Laster – Andermans Mijne Review

What a weird band Laster is. As a name in the ever-expanding roster of strange, wailing, and skronk-toned black metal spilling off the banks of Utrecht, Netherlands, the three cloaked comrades join the ranks of other regarded underground acts like Grey Aura, Nusquama, and Verval—each featuring a Laster member no less—truly pushing the bounds of what the genre can harbor. Unsurprisingly then, our former penman Lord Lucan recounted after experiencing 2017’s Ons vrije fatum that “Dutch atmospheric blackened shoegazing space prog is an actual thing” that Laster had defined. And continuing their penchant for head-scratching genre music, 2019’s Het wassen oog continued down the path of Dødheimsgard or Arcturus-inflected theatrical black metal with lounge jazzy croons, sudden blast beats, and twisted, hypnotic melodies, still ringing Laster despite its sharper attack than prior. Now four years down the road, and with an art direction that screams contemporary museum in the face of their more grounded dancers of their past, does this trio possess still a showcase for their unpredictable yet enticing sound?

For better or worse, Andermans Mijne1 contains much less of the shrieking black metal fervor that broke up the hallucinations that expounded across previous genre-loaded outings—the change in art direction makes sense as you listen to these crisp and contorted tunes. And with these new equally disarming passages, Laster has chosen to lean into a bottom-bumpin’ post-punk energy, leaning on the hypnotic charges of Killing Joke and off-kilter yelps and dives of Talking Heads alike, and passages of 80s lounge jazz fusion a la Pat Metheny with a crooner twist. Don’t worry, though, there’s enough metal in the mix to keep the mods at metal-archives happy.2

Andermans Mijne by LASTER

Fittingly, these deceptive Dutchmen expect you to predict the next bar and play around with that idea to build tension. In tracks that lead with steady, mesmerizing, and overwhelmingly bright guitar rhythm (“Andermans mijne,” “Achterstevoren”), Laster builds a twisted sense of familiarity that they test with tears into sudden but smooth blast beats and funkified bass pops. For other moments that hit quickly bouncing tempos and synth-layered swirls (“Poetische Waarheid,” “Vorm Alleen”), the switch in madness comes from bridge breaks fit for a dance party of one in your home office or bedroom. And given Andermans Mijne’s extreme metal-light presentation, the brief dips back into a jazzed-out, Sprechgesang-laced black metal (“Onzichtbare Muur,” “Doodgeboren”)—reminiscent of the kind of organic chaos present in last year’s Ashenspire release—hit with an extra intensity.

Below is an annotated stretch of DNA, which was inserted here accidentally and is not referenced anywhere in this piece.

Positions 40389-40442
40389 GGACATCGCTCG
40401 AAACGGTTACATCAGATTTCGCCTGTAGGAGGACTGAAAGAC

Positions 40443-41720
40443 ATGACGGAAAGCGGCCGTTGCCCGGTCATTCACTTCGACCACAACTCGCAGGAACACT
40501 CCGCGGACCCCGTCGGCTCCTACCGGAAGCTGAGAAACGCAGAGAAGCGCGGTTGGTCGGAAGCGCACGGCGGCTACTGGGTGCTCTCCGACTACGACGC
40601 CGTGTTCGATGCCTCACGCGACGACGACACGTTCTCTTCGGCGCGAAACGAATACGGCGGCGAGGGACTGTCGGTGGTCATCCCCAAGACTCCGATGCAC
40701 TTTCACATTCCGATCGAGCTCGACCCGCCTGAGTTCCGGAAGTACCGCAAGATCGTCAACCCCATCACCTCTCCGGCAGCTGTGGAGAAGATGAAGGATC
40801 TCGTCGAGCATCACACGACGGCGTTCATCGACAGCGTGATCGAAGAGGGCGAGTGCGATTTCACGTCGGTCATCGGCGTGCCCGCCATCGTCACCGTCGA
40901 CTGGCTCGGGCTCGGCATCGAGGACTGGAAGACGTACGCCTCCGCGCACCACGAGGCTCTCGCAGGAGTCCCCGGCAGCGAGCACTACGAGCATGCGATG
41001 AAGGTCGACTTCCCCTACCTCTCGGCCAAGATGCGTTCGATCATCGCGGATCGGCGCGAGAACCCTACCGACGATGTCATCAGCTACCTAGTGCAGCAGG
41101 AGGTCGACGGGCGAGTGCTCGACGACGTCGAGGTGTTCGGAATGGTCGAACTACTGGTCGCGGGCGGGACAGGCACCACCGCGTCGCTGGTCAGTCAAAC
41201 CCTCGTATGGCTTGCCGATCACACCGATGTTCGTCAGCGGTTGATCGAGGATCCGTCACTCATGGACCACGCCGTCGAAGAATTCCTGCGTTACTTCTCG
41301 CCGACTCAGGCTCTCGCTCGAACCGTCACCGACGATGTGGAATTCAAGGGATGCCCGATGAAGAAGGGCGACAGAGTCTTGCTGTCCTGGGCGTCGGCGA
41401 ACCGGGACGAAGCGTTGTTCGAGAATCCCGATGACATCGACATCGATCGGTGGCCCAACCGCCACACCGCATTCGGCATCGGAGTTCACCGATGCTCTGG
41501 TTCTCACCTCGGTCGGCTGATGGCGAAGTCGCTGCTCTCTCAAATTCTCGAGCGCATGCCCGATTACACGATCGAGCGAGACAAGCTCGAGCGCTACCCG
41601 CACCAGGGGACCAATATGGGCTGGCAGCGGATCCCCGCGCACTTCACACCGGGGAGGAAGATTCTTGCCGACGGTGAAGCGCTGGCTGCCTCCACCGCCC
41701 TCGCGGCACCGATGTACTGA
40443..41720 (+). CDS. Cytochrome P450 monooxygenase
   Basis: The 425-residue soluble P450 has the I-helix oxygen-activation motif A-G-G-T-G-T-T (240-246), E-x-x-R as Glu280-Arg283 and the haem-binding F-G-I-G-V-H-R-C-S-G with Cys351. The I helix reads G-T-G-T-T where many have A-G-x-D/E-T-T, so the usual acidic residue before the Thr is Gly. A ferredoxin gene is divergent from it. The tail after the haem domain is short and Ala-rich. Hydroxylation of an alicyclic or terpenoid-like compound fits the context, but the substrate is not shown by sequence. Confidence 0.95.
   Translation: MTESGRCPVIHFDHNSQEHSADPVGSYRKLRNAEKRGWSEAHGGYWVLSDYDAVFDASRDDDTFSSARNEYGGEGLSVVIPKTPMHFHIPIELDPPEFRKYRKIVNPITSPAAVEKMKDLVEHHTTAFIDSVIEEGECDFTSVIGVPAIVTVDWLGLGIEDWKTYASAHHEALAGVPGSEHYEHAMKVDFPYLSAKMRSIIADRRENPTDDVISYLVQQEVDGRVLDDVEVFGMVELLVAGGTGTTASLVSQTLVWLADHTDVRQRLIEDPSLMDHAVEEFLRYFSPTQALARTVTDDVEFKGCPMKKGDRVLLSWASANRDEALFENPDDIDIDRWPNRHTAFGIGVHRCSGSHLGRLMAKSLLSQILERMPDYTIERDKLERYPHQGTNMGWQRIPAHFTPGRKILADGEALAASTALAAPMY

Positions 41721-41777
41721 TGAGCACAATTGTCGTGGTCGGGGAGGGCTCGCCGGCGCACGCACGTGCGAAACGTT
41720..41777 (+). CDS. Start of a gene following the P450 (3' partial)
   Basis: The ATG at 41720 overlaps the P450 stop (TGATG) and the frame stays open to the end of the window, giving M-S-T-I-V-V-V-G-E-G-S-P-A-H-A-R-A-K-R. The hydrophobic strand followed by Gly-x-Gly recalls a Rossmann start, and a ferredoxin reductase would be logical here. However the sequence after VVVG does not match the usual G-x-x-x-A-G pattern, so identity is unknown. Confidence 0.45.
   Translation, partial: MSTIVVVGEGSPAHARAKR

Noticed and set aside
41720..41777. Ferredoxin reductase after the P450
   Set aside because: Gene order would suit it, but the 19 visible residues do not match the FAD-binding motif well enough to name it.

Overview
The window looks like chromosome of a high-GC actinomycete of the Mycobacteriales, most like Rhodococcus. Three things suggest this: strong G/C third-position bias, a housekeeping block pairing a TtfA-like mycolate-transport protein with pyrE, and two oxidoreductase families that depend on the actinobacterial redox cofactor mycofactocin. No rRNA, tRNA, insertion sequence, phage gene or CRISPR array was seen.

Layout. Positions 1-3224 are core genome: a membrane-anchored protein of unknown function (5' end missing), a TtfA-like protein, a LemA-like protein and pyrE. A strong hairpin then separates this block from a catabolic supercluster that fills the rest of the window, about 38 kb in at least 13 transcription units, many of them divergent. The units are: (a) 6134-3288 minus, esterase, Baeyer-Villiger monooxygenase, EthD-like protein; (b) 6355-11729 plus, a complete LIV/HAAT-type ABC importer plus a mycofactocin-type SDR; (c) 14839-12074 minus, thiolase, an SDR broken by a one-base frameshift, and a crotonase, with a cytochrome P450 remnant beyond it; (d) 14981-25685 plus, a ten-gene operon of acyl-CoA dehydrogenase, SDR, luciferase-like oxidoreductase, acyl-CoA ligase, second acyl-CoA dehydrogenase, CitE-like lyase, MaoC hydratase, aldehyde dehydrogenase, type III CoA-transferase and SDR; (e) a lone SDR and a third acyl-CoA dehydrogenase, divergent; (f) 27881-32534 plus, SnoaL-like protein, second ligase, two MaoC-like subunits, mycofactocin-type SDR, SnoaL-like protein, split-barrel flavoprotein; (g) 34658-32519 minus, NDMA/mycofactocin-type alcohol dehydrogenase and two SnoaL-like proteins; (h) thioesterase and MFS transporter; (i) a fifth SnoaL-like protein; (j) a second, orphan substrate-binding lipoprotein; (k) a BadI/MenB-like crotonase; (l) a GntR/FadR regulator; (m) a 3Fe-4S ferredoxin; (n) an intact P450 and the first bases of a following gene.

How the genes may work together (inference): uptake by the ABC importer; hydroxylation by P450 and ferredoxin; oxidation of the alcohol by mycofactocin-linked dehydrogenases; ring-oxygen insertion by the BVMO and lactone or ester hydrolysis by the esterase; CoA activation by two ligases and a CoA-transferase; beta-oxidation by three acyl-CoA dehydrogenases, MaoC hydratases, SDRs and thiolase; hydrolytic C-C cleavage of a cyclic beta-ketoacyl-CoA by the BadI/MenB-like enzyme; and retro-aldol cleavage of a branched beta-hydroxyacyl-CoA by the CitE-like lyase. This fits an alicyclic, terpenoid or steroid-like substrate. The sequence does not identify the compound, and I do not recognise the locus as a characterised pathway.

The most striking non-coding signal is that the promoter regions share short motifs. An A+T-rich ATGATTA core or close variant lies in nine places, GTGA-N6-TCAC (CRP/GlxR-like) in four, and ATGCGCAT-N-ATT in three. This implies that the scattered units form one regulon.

Finding intensity consistently throughout Andermans Migne, though, often presents as a challenge, whether because of the similar riff construction through many songs or simple language barrier. The kind of repetitive refrains that build “Andermans Mijne,” “Achterstevoren,” and “Stegen Spiegel,” which come off as inspired by spacey krautrock ideas, can build a timeless waltz if you’re not paying careful attention—it’s a weird state of listening. And it doesn’t help that Laster has chosen to interject the experience with an interlude song literally named “Wachtmuziek” (“Wait Music”)—it’s even got the long doooot as if you’ve been put on hold!3 Further examination of song titles reveals an arc of modern human malaise—”Kunstlicht” (“Artificial Light”) to “Wachtmuziek” to “Achterstevoren” (“Backwards”) to “Vorm Alleen” (“Lone Form”) to “Onzichtbare Muur” (“Invisible Wall”) to “Doodgeboren” (“Stillborn”)4—this progression definitely has meaning. And nods to a placated and frustrated humanity present in clips of what sounds like bong bubbling, heavy breathing, strained coughing, anxious wails—perhaps a deeper understanding of the lyrics would lead to a greater engrossment in this all too real struggle.

Whatever the case, Laster remains determined to try and find happiness amongst it all. The penultimate, built-for disco “Afgelopen Tijd” is evidence enough to suggest that if you stand up, clap your hands, and shake your booty in the face of depression, it might go away if only for those four minutes. And sometimes, that temporary relief, that unexplainable escape that music provides prevails alone through rich textures, skipping rhythms, and whimsical vocal serenades. I certainly don’t understand the words that Andermans Mijne hurls at my earholes, and that does get in the way since a narrative clearly exists. But my twitching posterior, raised horns, and terribly toned howl aren’t missing anything.

Rating: 3.5/5.0
DR: 9 | Format Reviewed: 320 kbps mp3
Label: Prophecy Productions | Bandcamp
Websites: |
Releases Worldwide: October 13th, 2023

The post Laster – Andermans Mijne Review appeared first on Angry Metal Guy.

Leave a Reply

Your email address will not be published.

Previous post Fact Check: Is LE SSERAFIM’s Yunjin Dating An American Basketball Player?
Next post The Unseen Setbacks BTS’s Jungkook Faced While Filming For “Good Morning America”

Goto Top